No more than two courses from a given area can count towards legal studies elective credit. Students should select their electives so that they supplement their core courses. Students may want to use these electives to build a curriculum that emphasizes a particular substantive area of the law (business, criminal, constitutional, or international), or students may want to select courses that refine and hone particular skills that will help them be successful in law school (accounting and philosophy). Students may petition to have a course not recognized above count as an elective.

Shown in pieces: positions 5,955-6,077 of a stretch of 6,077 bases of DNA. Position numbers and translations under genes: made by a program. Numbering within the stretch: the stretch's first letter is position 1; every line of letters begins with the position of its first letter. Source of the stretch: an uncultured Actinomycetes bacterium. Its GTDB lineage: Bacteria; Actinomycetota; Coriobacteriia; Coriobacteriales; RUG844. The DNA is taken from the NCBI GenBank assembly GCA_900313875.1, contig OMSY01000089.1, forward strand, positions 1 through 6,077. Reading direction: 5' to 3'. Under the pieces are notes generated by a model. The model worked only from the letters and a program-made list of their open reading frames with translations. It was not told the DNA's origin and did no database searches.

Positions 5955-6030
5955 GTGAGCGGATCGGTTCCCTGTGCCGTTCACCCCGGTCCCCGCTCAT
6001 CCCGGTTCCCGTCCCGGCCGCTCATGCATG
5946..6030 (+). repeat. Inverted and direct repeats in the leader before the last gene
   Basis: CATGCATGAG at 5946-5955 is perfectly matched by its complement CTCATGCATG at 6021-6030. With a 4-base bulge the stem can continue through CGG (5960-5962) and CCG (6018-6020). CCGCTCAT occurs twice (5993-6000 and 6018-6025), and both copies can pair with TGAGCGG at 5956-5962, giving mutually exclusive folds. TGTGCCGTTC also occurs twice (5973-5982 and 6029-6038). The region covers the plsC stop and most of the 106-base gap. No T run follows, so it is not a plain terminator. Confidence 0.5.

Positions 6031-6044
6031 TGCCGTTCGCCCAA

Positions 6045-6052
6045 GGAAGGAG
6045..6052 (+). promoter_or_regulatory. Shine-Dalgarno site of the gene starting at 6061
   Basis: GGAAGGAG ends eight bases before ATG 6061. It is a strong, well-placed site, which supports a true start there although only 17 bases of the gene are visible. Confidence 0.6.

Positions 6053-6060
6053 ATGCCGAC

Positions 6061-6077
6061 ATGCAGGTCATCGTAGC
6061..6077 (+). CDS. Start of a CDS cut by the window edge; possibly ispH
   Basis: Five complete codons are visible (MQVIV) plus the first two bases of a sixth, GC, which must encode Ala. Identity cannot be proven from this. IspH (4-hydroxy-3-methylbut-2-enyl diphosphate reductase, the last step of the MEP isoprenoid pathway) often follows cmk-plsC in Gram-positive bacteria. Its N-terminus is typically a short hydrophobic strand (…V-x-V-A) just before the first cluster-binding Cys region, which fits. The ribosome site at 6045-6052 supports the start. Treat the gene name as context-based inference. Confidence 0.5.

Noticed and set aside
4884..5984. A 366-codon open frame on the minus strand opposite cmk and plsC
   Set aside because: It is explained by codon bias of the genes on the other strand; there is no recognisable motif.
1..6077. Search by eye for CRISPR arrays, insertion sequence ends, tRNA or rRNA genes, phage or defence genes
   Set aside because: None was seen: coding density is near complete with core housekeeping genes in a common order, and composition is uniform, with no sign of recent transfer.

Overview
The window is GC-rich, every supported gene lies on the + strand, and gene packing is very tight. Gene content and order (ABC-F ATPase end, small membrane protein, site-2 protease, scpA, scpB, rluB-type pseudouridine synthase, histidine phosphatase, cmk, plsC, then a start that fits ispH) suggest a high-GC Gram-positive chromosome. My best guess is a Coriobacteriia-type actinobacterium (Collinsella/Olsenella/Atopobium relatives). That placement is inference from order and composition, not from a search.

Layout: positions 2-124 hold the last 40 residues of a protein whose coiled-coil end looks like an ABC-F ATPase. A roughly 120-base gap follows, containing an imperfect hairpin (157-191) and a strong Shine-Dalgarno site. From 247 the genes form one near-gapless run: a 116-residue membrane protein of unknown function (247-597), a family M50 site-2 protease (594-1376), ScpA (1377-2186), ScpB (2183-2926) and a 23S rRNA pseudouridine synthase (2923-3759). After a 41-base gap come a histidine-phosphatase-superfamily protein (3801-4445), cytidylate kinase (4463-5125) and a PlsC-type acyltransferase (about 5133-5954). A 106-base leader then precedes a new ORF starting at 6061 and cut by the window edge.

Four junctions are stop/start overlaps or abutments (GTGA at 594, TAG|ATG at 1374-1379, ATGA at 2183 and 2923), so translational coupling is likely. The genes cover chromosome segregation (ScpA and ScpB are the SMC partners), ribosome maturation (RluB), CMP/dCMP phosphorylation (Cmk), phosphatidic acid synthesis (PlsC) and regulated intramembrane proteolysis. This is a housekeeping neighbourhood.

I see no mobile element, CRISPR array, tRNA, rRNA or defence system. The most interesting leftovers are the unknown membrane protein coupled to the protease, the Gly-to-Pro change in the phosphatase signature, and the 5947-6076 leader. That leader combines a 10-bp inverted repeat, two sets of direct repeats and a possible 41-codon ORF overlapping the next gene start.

Courses in African and African American studies, business, communication, criminology and criminal justice, economics, English, history, international studies, journalism, philosophy, psychology, sociology, and women’s studies complement the legal studies curriculum. These areas are also ideal as second majors and/or as minors.